A 1936 signed copy.
The first poet, whose work resonated for me, was Robert Frost in 1966. My artsy grade 11 English teacher read and illustrated two poems (“The Road Not Taken” and “Birches”) by drawing what they would look like on ye olde chalkboard. The other poems we studied then were “Stopping by Woods on a Snowy Evening” and “After Apple-Picking”, classics all. I was also further intrigued by “Once by the Pacific” and “Design”.
I took a Modern American Lit course at U of A and studied “The Tuft of Flowers”, “Death of the Hired Man”, “Acquainted with the Night”, “Desert Places”, “Two Tramps in Mudtime” and “Departmental”. Later, through teaching, I would come to know many more in the Frost canon.
In fall, 1990 and 1994, I made two trips to places where Frost lived in Massachusetts, New Hampshire, and Vermont. I stayed at the Lord Jeffery Inn in Amherst, Mass. where he stayed when he was visiting and presenting or teaching at Amherst College.
Driving into Derry, N.H., you immediately pass West-Running Brook, which was the title of one of his best poems and one of his books (1928).
West-Running Brook in 1990.
The Farm was where he first lived and wrote before he went to England (partially because his wife Elinor wanted to live “under thatch”) and became famous with the publication there of his first two books in 1913 and 1914. He had been given the farm to work by a relative, but was fairly casual about it; he also taught a bit to make ends meet.
Frost’s chair; he used to put a specially-constructed board across it to write on.
“Mending Wall” is one of his famous poems about the custom of New England farmers going out in the spring to reorganize their rock walls separating their properties. 1990: me beside the wall that inspired the poem that led off his second book North of Boston.
You can see the same wall on the right; this picture is taken behind the barn at the end of a field. When the farm fell out of the family’s hands, the field became an auto junkyard, but was later restored to something resembling its original appearance by the state.
Hyla Brook, at the end of the field, takes you into the woods. There is a brochure for the walk. The coin was purchased from the modest store in the barn which has other Frost memorabilia.
Heading north to the top of New Hampshire, you eventually reach The Robert Frost Place near Franconia. These are the White Mountains across the road from the Place.
You drive up to the Place which is where the family first lived when they came back from England with Frost an overnight, suddenly well-known literary success.
1990: I took the liberty of sitting down where the Frosts likely sat down on the porch during the day to look at the White Mountains.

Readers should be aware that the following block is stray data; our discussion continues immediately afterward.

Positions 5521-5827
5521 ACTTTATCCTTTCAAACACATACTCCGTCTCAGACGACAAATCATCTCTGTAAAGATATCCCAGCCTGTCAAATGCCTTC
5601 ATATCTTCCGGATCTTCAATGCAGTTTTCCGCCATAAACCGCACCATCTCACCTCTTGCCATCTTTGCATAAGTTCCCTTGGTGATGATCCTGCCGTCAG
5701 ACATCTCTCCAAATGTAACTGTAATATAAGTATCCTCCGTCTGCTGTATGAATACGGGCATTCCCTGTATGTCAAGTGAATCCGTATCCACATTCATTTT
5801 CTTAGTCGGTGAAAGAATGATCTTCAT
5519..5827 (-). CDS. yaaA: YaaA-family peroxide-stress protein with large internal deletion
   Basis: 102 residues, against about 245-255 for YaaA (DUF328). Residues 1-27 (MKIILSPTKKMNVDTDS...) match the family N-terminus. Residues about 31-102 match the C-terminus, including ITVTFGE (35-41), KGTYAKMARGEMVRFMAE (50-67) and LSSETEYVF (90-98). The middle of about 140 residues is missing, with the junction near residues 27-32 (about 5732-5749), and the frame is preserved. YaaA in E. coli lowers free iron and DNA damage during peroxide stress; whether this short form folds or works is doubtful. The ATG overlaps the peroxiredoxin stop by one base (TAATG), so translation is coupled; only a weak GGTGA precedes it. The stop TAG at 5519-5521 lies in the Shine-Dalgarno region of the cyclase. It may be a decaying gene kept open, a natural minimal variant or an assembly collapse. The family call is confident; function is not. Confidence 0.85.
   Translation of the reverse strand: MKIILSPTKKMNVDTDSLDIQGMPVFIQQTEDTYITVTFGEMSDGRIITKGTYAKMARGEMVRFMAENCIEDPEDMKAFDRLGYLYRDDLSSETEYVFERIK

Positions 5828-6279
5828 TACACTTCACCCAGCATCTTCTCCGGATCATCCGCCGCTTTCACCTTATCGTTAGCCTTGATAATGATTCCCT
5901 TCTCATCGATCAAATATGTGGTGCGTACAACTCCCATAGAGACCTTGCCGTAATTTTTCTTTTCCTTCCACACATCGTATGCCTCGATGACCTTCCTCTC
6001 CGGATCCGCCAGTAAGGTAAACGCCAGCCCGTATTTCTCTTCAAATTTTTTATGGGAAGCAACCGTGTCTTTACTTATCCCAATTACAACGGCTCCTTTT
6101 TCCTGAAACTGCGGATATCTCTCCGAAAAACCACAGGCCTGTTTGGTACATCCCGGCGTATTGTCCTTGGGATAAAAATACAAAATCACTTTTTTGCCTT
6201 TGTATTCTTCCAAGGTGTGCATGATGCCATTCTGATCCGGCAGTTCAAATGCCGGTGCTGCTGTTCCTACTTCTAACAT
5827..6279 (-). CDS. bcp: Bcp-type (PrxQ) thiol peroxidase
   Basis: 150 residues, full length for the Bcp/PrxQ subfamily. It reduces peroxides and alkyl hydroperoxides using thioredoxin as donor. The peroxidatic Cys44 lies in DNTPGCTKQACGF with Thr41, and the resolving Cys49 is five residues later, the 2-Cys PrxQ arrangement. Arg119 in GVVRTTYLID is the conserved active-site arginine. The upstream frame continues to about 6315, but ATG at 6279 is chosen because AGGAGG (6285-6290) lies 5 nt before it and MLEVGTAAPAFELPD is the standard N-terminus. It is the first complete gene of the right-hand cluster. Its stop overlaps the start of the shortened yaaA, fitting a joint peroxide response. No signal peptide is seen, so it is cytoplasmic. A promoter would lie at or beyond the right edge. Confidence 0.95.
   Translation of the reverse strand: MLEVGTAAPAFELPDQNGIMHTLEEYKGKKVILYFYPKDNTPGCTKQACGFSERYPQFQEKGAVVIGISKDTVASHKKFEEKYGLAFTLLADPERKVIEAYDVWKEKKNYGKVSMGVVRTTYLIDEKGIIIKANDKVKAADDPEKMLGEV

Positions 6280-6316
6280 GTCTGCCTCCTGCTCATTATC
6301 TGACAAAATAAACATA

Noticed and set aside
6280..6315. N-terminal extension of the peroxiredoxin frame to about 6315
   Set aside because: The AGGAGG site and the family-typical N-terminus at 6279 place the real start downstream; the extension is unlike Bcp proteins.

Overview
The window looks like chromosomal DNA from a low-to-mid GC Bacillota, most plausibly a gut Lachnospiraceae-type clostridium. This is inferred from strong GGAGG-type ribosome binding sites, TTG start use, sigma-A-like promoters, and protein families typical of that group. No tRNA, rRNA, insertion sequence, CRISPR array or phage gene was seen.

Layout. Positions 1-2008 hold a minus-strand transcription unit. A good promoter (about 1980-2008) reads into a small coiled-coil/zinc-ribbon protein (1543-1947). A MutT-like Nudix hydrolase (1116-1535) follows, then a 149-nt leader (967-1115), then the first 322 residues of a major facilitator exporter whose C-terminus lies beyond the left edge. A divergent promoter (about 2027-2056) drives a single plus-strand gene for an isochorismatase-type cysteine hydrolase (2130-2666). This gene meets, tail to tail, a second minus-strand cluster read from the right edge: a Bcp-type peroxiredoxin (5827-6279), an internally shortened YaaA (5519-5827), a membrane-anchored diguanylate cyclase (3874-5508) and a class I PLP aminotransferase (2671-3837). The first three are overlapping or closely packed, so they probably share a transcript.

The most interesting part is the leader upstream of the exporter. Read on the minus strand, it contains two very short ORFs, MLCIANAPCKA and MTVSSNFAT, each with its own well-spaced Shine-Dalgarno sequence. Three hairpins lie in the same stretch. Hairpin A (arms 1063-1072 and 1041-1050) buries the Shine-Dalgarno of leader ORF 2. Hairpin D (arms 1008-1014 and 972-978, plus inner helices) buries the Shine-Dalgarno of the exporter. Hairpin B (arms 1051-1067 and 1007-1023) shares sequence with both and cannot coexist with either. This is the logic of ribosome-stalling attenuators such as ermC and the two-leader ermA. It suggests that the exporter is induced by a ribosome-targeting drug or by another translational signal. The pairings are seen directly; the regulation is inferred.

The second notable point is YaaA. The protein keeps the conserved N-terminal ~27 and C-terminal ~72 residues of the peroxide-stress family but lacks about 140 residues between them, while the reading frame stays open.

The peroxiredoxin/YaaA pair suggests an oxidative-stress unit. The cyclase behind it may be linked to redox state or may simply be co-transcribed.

Inside, Frost’s modest desk looks out the back toward the bush.
There is a mountain trail at this attraction, as well, beginning behind the house.
Two ‘stations’ on the walk. The lower recalls his woodpile poem.
What you see of the back of the house from the start of the walk.
Alone, after Elinor’s death and the tragic suicide of his son Carol, Frost sought refuge and escape in a cabin in Ripton, Vermont. Kathleen Morrison, a professor’s wife, living on an adjacent property, got involved in his life, looking after his meals and his business affairs. It’s been suggested that “The Silken Tent” was written for her. In the photos above, the graveyard and family grave of the Frost family in Bennington, Vt.
I came across the program for Frost’s funeral in Amherst. Prof. Mark Van Doren read (in order) the following poems: “Revelation”, “Neither Out Far Nor in Deep”, “The Secret Sits”, “To Earthward”, and “The Telephone”, “The Silken Tent”, “Nothing Gold Can Stay”, “Acceptance”, “I Could Give All to Time”, from “The Lesson for Today”, and “Away!”
The book on the left has all the Frost poems. I used the illustrated Untermeyer paperback book with my senior-high English classes in the ’70s and ’80s.
His publisher put out a nice volume with photos which included a vinyl record of the poet reading 8 of his works.
This is a nice book introducing younger kids to his poetry.
This book picks up Frost’s story after the two aforementioned family deaths. It is amply illustrated and gives many insights into Frost’s character and beliefs by the woman who knew him well/best in his later life.
An example of how New Hampshire tried to have the last say on whether Frost was a Vermont or New Hampshire poet. I should mention, too, that Ripton and Bread Loaf College were close to each other and Frost taught at the latter in many summers.
One of many awards and commemorations. He won the Pulitzer Prize 4 times.
This is the definitive CD reading of his poems with a handy book to follow along. The poems read are listed; some famous ones are not here including “West-Running Brook”, “Once by the Pacific”, “Acceptance”, “A Considerable Speck”, and “Death of the Hired Man” found on other LPs and cassettes.
Caedmon led the way in recording Frost. There is also a good LP of Frost talking and reading to a select group of Yale students, kidding along with them. He had a good sense of humor and joked about some of his poems to get a rise out of his audience. He was quite the performer in close company.
This is the 1963 film which won an Academy Award for documentaries. It has recently been re-released at long last on DVD.
The 1988 video which has many readings, biographical information, and critical response. It presents the darker side of the poet’s soul well.
Robert Frost has long been a key part of my literary sensibility. He influenced me with his depictions of Nature, his use of imagery, rhythm, rhyme, and colloquial language, his wide range of topics and themes, and was the first poet to truly speak to me. I have learned much from his work and still consider him America’s top nature poet.
A little fuzzy, but shows a compass gift I received with “The Road Not Taken” quoted in full.